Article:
The sun was shining and barely a blade of grass could be seen on Shipcote Hill as Archie Brown and the Prisoners of Fender made a welcome return to the picturesque stage overlooking the Newcastle Quayside. After seeing his many incarnations over the last 40 years I’m still not sure how to describe his ‘music’…..think Tom Waits singing Rock and Roll with the coolest Blues band in New Orleans; or something like that!
There was a relatively last minute change to the headline slot, with the Theresa Watson Band and her heady mix of Blues and Soul filing the night air as 6 or more people danced their hearts out in front of the stage.
As the ‘outside crowd’ began packing their bits n bobs away and thousands more were making their way into the Sage to see Sold Out shows by both the Shires in Hall 1 and Merle Haggard’s sons Ben and Noel in Hall 2, I got to see the kids from the Stax Music Academy on the concourse stage blowing the dust off a series of songs that changed my life…….WOW! But more of them later.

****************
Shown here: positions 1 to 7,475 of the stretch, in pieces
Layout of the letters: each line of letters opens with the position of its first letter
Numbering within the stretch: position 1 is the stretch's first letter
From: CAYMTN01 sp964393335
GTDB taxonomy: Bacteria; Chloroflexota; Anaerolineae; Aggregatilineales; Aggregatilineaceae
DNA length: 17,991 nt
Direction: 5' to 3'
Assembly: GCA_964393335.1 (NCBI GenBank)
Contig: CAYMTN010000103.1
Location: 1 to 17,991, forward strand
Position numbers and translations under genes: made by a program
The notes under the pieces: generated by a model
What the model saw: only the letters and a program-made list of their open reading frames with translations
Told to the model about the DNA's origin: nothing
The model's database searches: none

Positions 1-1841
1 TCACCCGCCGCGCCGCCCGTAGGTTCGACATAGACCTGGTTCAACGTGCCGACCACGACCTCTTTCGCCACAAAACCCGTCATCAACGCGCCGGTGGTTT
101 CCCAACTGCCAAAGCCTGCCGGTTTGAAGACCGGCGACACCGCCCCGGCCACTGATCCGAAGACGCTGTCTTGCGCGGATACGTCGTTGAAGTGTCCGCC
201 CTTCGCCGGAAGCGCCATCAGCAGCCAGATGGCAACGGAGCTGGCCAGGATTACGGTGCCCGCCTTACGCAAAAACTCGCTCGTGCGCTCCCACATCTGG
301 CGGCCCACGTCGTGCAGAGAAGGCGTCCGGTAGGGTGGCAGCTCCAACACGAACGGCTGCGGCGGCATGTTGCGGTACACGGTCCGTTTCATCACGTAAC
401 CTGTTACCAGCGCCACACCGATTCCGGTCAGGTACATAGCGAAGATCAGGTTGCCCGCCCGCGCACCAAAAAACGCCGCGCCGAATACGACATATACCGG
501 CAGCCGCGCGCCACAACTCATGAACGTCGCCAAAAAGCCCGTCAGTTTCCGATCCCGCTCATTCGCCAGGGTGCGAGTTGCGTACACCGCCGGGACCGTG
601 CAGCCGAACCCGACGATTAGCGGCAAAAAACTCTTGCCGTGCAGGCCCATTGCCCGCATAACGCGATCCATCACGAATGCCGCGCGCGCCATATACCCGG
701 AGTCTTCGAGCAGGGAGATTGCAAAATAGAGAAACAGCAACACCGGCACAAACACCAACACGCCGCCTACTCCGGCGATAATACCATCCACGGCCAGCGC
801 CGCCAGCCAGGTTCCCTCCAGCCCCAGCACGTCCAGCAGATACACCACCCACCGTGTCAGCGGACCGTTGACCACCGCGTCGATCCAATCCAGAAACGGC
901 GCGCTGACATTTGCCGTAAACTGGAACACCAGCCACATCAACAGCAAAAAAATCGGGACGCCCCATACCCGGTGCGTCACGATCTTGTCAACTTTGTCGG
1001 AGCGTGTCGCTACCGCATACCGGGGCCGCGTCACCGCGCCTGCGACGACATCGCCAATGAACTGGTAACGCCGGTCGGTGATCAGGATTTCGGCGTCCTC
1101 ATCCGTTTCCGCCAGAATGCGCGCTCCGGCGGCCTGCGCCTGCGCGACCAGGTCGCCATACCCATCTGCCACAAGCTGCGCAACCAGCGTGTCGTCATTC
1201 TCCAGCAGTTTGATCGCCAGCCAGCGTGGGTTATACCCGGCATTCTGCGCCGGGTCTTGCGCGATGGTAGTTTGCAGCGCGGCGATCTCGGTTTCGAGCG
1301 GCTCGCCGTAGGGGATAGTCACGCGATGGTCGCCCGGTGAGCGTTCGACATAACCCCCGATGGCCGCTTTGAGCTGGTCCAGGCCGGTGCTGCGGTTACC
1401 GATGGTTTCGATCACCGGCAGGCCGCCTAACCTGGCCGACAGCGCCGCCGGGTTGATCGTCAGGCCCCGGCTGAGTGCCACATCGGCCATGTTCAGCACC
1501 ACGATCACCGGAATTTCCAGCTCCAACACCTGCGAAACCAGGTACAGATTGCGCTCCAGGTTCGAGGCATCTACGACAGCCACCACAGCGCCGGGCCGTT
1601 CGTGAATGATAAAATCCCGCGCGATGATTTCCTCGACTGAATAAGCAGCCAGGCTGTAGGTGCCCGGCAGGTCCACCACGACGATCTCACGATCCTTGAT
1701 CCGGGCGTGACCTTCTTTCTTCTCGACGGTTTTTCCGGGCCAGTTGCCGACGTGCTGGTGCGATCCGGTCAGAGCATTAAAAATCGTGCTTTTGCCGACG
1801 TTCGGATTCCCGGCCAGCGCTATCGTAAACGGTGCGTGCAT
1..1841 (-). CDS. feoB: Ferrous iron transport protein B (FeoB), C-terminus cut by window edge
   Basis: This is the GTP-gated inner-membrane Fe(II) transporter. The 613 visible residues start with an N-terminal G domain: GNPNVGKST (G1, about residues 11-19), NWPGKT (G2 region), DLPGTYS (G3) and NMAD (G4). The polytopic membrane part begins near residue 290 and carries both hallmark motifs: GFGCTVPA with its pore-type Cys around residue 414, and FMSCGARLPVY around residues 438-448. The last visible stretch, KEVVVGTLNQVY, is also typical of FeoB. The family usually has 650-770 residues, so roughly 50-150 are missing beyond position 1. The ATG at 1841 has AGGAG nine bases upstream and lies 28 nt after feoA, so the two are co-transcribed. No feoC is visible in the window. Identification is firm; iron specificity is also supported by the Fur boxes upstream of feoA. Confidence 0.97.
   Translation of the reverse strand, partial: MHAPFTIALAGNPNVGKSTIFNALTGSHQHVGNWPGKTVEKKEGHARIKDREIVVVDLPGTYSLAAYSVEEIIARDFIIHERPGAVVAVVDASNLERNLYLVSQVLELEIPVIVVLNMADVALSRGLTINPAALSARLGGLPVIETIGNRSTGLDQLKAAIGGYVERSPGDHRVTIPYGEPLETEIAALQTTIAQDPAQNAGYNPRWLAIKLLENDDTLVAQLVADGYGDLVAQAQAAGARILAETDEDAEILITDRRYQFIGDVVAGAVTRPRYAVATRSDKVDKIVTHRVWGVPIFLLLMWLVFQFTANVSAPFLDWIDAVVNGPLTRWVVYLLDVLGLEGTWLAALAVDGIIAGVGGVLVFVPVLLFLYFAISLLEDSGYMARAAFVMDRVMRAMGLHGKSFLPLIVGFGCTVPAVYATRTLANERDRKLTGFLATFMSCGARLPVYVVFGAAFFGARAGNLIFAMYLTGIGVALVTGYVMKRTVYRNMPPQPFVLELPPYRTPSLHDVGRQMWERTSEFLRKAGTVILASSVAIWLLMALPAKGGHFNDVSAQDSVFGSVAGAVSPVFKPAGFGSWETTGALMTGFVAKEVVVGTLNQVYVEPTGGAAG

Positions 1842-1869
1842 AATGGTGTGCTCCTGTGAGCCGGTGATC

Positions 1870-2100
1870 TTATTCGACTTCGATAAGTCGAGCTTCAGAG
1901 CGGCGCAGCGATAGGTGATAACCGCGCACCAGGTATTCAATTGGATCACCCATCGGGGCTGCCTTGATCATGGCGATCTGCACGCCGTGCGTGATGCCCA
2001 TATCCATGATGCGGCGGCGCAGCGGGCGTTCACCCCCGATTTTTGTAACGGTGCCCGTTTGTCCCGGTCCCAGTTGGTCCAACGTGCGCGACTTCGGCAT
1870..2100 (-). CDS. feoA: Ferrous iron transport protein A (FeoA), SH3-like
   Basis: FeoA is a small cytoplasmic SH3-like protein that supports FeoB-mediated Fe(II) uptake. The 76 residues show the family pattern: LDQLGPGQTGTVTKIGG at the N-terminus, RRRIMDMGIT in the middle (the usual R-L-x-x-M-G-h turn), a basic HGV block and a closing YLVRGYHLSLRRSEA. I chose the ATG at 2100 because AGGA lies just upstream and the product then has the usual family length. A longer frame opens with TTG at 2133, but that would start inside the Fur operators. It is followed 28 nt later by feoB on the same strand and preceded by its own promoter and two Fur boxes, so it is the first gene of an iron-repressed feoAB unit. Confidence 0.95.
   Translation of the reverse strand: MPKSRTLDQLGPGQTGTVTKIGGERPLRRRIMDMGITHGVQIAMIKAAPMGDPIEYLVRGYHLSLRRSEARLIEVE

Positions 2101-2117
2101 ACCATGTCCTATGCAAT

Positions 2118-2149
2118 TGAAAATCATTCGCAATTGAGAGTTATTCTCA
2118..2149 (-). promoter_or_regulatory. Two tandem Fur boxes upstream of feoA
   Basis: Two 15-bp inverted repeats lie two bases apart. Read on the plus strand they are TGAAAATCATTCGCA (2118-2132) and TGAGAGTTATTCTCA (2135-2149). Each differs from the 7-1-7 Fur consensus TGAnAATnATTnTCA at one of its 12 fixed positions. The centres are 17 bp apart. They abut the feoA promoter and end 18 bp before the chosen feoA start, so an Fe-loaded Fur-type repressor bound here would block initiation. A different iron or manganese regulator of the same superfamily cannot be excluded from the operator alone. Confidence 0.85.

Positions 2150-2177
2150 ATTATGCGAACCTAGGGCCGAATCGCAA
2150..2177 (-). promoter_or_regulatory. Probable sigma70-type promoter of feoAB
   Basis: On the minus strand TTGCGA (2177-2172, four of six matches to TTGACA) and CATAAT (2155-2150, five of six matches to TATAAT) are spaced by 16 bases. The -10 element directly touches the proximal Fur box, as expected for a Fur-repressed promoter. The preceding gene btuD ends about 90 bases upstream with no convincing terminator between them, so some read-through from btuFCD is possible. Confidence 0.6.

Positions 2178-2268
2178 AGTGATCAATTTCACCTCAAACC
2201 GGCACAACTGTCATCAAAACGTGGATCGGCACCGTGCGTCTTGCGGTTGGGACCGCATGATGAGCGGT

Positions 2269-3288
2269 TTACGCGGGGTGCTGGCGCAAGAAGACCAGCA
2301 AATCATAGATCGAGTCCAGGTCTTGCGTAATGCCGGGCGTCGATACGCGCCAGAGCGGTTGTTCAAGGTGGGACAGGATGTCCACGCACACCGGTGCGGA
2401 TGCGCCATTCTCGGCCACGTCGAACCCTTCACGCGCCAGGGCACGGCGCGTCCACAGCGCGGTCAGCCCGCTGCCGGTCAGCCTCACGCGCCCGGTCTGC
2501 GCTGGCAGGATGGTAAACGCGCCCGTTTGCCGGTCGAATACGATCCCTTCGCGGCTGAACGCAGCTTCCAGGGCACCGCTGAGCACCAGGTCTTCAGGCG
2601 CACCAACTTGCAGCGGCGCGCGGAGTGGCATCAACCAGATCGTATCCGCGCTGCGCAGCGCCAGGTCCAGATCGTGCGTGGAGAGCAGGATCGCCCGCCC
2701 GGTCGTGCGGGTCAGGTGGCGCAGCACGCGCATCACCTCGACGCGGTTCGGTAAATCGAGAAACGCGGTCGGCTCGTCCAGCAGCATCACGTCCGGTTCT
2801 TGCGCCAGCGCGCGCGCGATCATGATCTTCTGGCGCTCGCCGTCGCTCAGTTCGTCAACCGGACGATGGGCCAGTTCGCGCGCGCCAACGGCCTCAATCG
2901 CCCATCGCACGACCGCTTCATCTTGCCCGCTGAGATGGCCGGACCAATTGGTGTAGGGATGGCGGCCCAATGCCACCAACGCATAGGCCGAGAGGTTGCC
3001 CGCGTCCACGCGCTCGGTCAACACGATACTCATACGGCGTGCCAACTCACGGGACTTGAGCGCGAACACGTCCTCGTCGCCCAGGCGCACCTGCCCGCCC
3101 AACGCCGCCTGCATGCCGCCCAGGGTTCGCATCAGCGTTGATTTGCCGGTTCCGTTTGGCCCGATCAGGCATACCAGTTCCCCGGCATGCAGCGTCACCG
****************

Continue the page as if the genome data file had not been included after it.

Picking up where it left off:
Catherine McGrath who launched the evening performances in Hall 1 is a new name to me; but her lovely Northern Irish voice brought some lovely Countryish songs to life; and her chirpy demeanour caught the attention of many people around me.
She was followed by Sarah Darling who is exciting a lot of people within the British Country Music scene and I can now see (and hear) why…..hopefully she will be back in the area soon.
But, the 1600 people who had bought tickets within 72 hours of them coming on sale had come to see the Stars of British Country Music; the Shires.
It was a similar mix of songs from their two hit albums, as their previous visit in December but no one minded with glazed eyed fans singing along from start to finish. I was really impressed with the way their stage presence has evolved in the last four years. To see them tonight you’d think they had been filling halls for ten years or more; as opposed to their debut on the Concourse Stage downstairs in front of 50 people and another 50 empty seats in 2014!